Danny Moran on this new collection of mind-opening perspectives on urban life
Psychogeography, that playful pursuit where people seek new meanings in familiar landscapes, has been much the rage in recent times. There’s now a wealth of literature devoted to the architectural arcana, folkloric factoids and street-level sense-impressions of various places, including Manchester. There may be few occasions in life where one need look beyond the Schofield Gospels for spiritual sustenance in matters of the city, but should you be wishing for a walk on the wilder side then this new volume from Manchester University Press is bidding for your attention.
There’s strong material in this ragbag of themed think-pieces
Butler’s 2016 novel Before The Fire, meanwhile, brought to life a Manchester estate against a backdrop of civil unrest.
Bringing together a clutch of academics and fellow travellers who beaver at the margins of the city’s self-investigation - and whom we may or may not consider cast members of a de facto leftfied ‘scene’ - their new book is one whose contributor list is almost as useful as the essays it features to anyone looking to tease out new angles on the Mancunian map – be they the Gingko trees which survived Hiroshima in Stephenson Square, or the Egyptian treasures half-inched by colonial Cottonopolis at the Manchester Museum, or the whispers of Ginnie Greenteeth predating her present-day descendent, the fabled canal-side ‘Pusher’.
Morag Rose is a local institution whose public walks under the Loiterers Resistance Movement banner comprise the definitive attempt to unlearn the city as we know it.
Journalist Natalie Bradbury’s articles for The Modernist and other outlets have been at the forefront of the revival of interest in municipal architecture, design and public art.
Academic Nick Dunn wrote a mind-bending book called Dark Matters a couple of years ago about nightwalking as a means of reclaiming the landscape from the people who own it.
Agitator Steve Hanson – not so much a loose cannon, politically, as a cannon on castors adrift on an ice rink polished with injustice – has been the lynchpin in a variety of projects stemming from the dissident Manchester Left Writers group when not laying bare the limits of small town thinking in the globalized world.
Researcher Jonathan Silver has been a key player in the post-Manchester Shield resistance, uncovering the economics of Manchester’s property sector for Greater Manchester Housing Action and others.
Their own books aside, the work of these and other contributors has featured regularly in such publications as The Modernist, Hanson’s Manchester Review of Books mailshot and street ‘zines such as Shock City.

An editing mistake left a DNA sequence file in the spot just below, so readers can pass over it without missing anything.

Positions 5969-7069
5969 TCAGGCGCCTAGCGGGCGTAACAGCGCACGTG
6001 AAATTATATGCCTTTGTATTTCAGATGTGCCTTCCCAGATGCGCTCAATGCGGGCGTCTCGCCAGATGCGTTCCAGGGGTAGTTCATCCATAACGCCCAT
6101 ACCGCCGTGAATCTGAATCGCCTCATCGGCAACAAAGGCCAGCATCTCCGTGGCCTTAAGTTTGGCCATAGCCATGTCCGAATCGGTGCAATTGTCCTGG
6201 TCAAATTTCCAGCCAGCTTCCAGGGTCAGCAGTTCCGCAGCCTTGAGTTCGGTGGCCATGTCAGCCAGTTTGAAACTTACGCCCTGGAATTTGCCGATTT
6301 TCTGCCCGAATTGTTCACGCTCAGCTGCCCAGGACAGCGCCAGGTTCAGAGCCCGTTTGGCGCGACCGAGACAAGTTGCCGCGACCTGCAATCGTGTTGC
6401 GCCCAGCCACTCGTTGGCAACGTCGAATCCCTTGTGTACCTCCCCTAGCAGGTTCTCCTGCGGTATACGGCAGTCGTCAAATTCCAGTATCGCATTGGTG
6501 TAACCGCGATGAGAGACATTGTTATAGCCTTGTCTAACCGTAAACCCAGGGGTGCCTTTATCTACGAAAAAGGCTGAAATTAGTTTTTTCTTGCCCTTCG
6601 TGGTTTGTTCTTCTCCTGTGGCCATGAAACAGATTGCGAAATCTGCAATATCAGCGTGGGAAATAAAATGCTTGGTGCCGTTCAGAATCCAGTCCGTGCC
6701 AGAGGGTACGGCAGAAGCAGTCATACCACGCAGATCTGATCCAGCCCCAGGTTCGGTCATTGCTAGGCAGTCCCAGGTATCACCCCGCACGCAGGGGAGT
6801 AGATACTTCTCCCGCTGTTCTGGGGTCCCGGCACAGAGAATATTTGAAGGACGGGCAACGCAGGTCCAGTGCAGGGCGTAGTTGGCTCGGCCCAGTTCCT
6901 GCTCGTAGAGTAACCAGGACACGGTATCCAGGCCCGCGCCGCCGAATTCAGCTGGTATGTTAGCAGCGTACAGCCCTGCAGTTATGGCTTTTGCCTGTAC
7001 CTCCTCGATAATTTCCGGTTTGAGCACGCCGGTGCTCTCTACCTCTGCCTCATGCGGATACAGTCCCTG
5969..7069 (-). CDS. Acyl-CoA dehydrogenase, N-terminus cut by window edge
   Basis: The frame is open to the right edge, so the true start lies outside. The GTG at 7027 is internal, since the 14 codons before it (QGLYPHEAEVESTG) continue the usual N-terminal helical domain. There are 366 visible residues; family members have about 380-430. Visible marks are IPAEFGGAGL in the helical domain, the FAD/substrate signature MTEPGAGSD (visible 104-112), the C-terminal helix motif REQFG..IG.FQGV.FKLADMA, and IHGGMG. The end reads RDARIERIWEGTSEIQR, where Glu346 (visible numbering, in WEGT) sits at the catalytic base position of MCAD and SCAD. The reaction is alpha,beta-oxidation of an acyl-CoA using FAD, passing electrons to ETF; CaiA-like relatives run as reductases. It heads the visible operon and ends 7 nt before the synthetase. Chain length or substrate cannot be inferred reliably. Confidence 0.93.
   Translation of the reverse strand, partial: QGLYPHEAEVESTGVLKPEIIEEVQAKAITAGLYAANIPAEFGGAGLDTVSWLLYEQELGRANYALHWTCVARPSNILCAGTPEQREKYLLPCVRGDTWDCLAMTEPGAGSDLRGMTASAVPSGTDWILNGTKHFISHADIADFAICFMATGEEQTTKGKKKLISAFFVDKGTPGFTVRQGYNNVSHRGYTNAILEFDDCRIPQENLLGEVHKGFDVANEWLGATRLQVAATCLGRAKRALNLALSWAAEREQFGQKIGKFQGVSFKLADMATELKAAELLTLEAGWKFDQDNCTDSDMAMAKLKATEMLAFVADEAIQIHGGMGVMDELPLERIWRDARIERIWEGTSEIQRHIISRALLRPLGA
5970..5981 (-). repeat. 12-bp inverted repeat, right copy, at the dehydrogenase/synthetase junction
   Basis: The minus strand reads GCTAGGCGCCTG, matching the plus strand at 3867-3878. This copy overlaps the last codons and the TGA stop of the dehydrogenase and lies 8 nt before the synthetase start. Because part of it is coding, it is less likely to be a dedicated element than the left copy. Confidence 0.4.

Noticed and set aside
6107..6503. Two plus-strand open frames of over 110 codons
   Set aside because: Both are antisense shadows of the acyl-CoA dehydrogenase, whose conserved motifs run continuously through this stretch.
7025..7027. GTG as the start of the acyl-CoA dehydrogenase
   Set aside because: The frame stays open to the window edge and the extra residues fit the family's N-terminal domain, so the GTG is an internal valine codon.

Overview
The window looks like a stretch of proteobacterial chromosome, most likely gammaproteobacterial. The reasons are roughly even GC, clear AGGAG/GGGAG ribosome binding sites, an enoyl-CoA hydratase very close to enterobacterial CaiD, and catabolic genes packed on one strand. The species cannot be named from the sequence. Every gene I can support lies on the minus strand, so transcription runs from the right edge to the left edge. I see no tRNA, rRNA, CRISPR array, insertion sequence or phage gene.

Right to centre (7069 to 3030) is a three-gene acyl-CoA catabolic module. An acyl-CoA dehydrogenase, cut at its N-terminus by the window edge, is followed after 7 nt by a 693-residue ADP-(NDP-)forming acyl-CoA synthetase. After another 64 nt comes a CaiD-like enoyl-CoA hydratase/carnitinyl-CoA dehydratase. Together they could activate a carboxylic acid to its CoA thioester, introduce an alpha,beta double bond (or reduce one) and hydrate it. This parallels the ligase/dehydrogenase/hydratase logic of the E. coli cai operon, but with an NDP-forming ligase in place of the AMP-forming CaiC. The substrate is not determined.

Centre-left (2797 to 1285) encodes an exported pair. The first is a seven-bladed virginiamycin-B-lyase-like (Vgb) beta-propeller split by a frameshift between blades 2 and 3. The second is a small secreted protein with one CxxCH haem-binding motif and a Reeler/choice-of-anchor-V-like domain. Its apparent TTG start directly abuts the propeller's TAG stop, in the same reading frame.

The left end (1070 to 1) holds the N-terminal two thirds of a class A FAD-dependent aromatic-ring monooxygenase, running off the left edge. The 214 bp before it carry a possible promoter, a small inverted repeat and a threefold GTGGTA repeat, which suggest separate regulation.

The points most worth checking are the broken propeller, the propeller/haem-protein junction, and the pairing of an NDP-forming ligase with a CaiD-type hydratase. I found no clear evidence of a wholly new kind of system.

There is of course a fine line between the seer-like psychogeographer unearthing magic beneath the paving and a certifiable psycho geographer for whom a patch of nettles behind a public convenience can be eulogized as a ‘liminal space’ where ‘the city has lost control’ – a very fine line, given that the fightback from nature is a key reference point on the counterintuitive A to Z.
Woolly academics’ prose or too much of the touchy-feely stuff can sell short the very real epiphanies to be had with new ways of experiencing the places we live and work in. It can genuinely be fruitful to meditate on the impact of the city on the self by pausing to feel the vibrations of the trams - but it isn’t straightforward to suggest why to the skeptical reader.
There’s strong material in this ragbag of themed think-pieces - Rose recalling the attack which prompted her to reclaim the streets from her nightmares; Kalu conjuring the realities of Manchester’s sewer system with unnerving brio; Tim Edensor on the sources of municipal cobble stone; Hanson on the ubiquity of facades in post-modern, post-Factory Records Manchester - plus Simon Buckley’s celebrated ‘iPhone Lowry’ on the cover and a good helping of Dobraszczyk’s magnificently crisp photography.
But still the sense, at times, that more definitive work from some of these figures is to be found elsewhere.
There’s a crowded market in this line of publishing and a need for the discipline to evolve. Manchester-based poet Michael Symmons Roberts’s meditation on ‘Edgelands’ appeared some eight years ago now. Phil Griffin brought a singular sense of story-telling to the practice in 2015. Nigel Barlow’s Around Manchester was a highly engaging feat of research and imagination published the following year. There are others.
What this unique band of specialists have to their advantage, at their best, are mind-opening perspectives on urban life beyond the thinking of your average commentator.
It’s to be hoped, then, that this book proves a gateway to further collaborations and continuing cross-fertilisation. A regular journal under the auspices of a demanding editor to bridge further the gap between academia and the general reader would be hugely welcome.